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1950-51 Theatre Catalog, 9th Edition, Page 342 (320)

1950-51 Theatre Catalog, 9th Edition
1950-51 Theatre Catalog
1950-51 Theatre Catalog, 9th Edition, Page 342
Page 342

1950-51 Theatre Catalog, 9th Edition, Page 342

completely by lamps using "Suprex" carbons, which, due to carbon and optical system developments, surpassed them in light output with substantially lower operating costs.

However, during the past two or three years, improved carbons and optical systems have made it possible to bring out new high-intensity, rotating-carbon reflector lamps which surpass the output of the old non-rotating lamps using "Suprex" carbons. The new lamps employ 9 to 10mm plain positive carbons with copper-coated "Orotipli negative carbons placed at an angle below the horizontal. The positive carbon is rotated during burning to preserve a symmetrical crater.

Some of these lamps are equipped with automatic focus control devices and means for automatic arc regulation. A heat-responsive, bi-metallic strip device is employed to position the positive crater automatically at the focal position of the reflector. Other means are used to control the position of the negative carbon with respect to the positive to maintain proper are burning conditions. These lamps also employ redectors of a higher optical speed than those available previously and are capable of effectively utilizing projection lenses in the range of speeds from F/l.9 to F/2.0.

Some of these lamps employ watercooling for the positive contacts, while others use forced air currents in various fashions. According to Table 1, these lamps are capable of lighting screens of 25 to 30-foot width to maximum recom.mended brightness and 30 to 35 feet to the minimum recommendation.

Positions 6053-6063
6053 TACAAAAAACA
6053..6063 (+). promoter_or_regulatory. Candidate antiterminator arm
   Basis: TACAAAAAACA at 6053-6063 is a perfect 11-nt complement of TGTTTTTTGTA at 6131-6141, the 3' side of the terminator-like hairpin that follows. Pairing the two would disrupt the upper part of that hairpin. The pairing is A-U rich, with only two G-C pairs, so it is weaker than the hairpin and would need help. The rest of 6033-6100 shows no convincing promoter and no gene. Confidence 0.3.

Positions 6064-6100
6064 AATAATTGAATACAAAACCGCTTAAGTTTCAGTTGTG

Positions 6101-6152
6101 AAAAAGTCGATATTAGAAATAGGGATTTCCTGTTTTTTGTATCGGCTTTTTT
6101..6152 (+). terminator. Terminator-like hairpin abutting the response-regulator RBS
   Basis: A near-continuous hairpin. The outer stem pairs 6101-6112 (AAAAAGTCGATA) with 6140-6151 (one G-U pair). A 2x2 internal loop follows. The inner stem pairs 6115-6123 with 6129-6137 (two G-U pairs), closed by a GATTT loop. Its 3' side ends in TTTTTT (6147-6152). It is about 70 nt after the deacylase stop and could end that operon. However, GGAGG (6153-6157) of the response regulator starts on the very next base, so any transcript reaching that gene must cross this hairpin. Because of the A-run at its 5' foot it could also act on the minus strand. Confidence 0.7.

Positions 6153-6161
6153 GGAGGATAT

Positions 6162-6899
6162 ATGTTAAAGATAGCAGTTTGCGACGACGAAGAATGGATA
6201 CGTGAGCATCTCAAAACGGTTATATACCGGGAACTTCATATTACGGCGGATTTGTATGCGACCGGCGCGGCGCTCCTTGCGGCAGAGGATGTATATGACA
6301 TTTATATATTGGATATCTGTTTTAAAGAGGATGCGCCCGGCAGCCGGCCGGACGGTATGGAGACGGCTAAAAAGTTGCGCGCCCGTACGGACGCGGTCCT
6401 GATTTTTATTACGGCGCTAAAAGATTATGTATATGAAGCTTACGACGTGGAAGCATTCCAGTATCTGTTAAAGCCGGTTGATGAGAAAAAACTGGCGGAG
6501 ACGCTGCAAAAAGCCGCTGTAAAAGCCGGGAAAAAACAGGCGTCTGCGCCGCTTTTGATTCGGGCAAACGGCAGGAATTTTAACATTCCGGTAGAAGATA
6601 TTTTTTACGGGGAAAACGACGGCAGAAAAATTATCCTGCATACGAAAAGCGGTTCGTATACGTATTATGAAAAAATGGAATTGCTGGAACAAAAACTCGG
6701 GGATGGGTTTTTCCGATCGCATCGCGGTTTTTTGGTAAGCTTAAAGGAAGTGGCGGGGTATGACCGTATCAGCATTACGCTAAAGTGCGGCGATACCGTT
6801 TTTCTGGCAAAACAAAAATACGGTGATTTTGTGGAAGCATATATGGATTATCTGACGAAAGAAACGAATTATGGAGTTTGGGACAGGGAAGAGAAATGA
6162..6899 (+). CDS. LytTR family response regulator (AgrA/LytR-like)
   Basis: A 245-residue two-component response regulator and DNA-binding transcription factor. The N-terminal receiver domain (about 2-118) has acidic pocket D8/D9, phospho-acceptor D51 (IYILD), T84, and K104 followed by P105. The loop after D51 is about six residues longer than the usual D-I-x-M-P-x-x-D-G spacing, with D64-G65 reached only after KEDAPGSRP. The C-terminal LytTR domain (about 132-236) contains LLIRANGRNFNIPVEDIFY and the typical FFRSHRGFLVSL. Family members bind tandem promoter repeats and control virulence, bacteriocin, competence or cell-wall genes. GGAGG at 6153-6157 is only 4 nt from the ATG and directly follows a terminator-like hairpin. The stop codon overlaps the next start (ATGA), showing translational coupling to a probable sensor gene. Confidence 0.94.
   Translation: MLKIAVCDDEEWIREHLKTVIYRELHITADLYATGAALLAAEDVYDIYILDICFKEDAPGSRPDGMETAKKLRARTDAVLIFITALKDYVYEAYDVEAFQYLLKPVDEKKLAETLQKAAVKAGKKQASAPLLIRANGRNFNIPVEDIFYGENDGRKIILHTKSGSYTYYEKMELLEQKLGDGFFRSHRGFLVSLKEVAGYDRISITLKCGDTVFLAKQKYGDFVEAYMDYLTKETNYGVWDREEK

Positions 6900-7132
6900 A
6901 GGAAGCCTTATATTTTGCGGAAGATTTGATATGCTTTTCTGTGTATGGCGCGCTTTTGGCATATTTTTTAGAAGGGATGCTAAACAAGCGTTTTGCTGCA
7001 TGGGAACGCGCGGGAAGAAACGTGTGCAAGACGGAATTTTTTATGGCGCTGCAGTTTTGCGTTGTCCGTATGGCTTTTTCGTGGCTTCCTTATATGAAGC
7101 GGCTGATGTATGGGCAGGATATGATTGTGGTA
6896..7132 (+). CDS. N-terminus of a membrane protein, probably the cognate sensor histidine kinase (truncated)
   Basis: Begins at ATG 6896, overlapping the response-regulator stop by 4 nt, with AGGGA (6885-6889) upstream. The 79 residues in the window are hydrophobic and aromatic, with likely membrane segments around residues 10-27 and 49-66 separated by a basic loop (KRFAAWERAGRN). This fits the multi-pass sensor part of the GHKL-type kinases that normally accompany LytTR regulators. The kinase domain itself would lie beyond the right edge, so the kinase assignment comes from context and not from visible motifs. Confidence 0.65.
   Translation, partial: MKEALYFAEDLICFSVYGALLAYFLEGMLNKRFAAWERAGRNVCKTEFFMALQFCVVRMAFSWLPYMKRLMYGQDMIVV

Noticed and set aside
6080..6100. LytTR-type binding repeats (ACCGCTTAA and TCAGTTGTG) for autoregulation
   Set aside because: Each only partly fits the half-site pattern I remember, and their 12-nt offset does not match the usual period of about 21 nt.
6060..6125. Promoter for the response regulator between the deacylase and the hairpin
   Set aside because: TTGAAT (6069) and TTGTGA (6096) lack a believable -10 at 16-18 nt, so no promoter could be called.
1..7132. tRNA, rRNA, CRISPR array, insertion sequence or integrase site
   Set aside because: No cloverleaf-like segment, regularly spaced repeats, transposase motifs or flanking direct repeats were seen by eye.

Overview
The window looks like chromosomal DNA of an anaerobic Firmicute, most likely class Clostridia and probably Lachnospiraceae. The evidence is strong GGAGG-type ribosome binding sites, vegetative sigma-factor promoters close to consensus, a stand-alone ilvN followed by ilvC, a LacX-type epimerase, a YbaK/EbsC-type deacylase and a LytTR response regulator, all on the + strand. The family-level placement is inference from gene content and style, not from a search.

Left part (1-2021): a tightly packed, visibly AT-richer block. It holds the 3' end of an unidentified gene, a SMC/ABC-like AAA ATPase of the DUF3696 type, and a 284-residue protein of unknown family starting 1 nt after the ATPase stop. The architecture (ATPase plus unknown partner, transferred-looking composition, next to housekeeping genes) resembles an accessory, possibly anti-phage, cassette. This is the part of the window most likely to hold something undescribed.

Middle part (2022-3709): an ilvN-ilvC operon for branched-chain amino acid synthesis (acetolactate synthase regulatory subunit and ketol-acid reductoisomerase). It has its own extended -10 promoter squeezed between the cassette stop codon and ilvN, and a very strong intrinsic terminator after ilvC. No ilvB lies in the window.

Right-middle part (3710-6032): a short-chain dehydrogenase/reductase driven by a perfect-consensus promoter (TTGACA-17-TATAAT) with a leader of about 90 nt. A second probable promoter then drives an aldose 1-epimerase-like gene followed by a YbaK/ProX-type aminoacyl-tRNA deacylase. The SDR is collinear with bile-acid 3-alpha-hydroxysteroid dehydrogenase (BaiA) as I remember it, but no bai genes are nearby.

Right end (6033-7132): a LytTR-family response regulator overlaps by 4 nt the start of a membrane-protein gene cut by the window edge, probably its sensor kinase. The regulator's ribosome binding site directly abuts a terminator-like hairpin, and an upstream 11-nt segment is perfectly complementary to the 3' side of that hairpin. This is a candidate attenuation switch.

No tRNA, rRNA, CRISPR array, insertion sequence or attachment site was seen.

. Rotating Condenser Lamps

This type of lamp represented the earliest application of the high-intensity arc to motion picture projection and first appeared approximately 30 years ago. However, improvements in carbons and optical systems have kept this system in the forefront, so that it continues to furnish the projection for most of the large indoor theatres and a sizeable percentage of the drive-ins today.

These lamps employ positive carbons 13.6mm in diameter with copper-coated nOrotip" negative carbons placed at an angle, as shown in Figs. 2 and 4. The positive carbon is rotated during burns ing to preserve a symmetrical crater form. The so-called liregular" carbon is operated at 125 to 150 amperes, while the fintexll Super is rated at 170 to 180 amperes. The firegular" can light screens of 25 to 30-foot widths to maximum levels and 30 to 35 feet to minimum recommended levels. The fintex" Super is capable of increasing. these widths approximately 10%.


Light-Absorbing Devices

It should be kept in mind that the screen widths indicated in Table I are applicable in cases where there are no filters or other light-absorbing devices in the beam. In cases where such accessories are present, correction of the figures in Table I is necessary. For example, in some cases a draft glass is used in the projector, and, in others, a port glass is used on the booth, If these are present, it will be necessary to allow for their light losses. Then, all of the

FIGURE G-An even balance of all colors assures

a snow white light of daytime quality.

rotating high-intensity systems, both redector and condenser, may require protection from heat on the film. If this shielding is accomplished by a heatabsorbing glass, its light los5es must be included. For example, a light loss of approximately 20% will reduce the corresponding screen widths in Table I by about 10%.

Reserve Capacity Allowance